A few years ago, I brought to cousins in America what I thought was a perfect baby gift: Sophie the Giraffe, that ubiquitous teething toy you see everywhere in France. I thought it (she) was quintessentially French and, even better, unknown elsewhere. Well, much to my surprise, my 3-month old baby cousin already had one! Little did I know about the worldwide expansion of Sophie sales starting in 2003. Read this article about why every baby you know chews on the same rubber giraffe. I wish I had thought of it earlier.
There are so many interesting, yet unfamiliar, anecdotes in this series, that it is hard to resist doing a bit of internet research after each episode. Think of it as filling in the gaps in your knowledge of British history and improving your English. Enjoy!
As member of a jury for admissions to a business school here in Paris, one of my tasks was to evaluate candidates' English levels. One student spoke to me so fluently that I expected him to say he had lived in the UK, or that one of his parents was Anglophone. Neither was true. In fact, during lycée in Paris, he was the lead singer in a band that sang almost exclusively songs by The Cranberries. He explained that since he didn't like singing lyrics he didn't understand, over the years, he consistently looked up words he didn't know. Bravo! Song lyrics were the exclusive source of his fluent English.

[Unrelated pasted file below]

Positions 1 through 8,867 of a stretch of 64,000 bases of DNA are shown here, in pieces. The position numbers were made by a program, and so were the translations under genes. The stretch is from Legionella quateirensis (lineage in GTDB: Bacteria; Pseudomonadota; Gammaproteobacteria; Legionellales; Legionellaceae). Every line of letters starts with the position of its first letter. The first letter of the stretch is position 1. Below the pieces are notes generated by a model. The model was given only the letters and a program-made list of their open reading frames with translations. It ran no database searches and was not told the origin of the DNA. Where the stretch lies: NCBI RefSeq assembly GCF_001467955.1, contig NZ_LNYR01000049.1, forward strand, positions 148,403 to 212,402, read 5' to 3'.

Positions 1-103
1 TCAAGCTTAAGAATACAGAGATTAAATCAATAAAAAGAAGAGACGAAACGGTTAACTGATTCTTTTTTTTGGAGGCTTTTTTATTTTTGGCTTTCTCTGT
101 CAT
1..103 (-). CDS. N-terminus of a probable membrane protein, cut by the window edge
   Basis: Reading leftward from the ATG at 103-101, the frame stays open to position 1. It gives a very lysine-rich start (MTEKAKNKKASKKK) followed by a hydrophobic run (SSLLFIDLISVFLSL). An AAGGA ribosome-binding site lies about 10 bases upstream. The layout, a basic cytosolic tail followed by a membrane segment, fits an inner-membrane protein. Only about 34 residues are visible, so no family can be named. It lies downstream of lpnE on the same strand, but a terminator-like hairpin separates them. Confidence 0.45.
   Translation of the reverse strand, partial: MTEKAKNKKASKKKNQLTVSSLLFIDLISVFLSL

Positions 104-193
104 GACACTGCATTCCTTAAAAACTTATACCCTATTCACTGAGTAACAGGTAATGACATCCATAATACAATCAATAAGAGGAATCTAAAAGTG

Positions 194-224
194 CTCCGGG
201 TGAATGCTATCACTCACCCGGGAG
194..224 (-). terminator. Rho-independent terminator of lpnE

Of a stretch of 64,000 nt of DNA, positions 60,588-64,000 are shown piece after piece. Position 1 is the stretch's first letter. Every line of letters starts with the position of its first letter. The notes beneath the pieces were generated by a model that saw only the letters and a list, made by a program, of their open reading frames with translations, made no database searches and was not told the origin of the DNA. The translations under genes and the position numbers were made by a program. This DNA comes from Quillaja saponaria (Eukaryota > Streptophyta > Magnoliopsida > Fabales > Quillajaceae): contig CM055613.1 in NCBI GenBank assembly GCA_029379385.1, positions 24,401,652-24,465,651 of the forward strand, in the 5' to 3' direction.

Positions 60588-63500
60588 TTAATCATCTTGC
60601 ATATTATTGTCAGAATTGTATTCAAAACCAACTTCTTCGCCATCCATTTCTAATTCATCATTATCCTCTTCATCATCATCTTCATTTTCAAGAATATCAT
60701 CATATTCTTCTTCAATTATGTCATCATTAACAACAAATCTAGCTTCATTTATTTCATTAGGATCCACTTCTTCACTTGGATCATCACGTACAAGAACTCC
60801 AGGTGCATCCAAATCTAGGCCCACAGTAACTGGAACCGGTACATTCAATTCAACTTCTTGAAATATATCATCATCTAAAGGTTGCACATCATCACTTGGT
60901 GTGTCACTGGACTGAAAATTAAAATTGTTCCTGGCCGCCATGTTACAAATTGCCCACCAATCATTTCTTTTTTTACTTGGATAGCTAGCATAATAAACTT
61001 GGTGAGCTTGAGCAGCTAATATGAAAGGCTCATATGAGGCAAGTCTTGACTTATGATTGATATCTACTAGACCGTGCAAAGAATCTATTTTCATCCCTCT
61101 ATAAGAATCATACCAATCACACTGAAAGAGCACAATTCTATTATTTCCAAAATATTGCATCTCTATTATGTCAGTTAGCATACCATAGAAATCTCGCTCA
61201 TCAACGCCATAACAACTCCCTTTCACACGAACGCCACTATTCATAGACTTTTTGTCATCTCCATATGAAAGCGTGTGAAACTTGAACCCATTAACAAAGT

Let me add that I did observe that his English was quite colloquial, and so I suggested he supplement his vocabulary with something a bit more broad (that is, not to say "scholarly"). Any well-written newspaper, book, magazine or academic text would do. Find what you like, and do it in English. And keep using that dictionary!
I love to recommend these kinds of lists to my students when the contents are both quick and engaging. Remember, you are aiming for a daily dose of native speaker English, written or spoken. Click around on the Mental Floss website and you will find plenty to keep yourself entertained. P.S. When I worked for an international bank in Sweden, every week we exchanged mail with the branch in Switzerland. Yep, people confused the two countries.
Selected from more than 26,000 entries from photographers in 59 countries around the globe, winners of the Nature’s Best Photography Windland Smith Rice Awards are displayed at the Smithsonian’s National Museum of Natural History in Washington, D.C. through September 2018.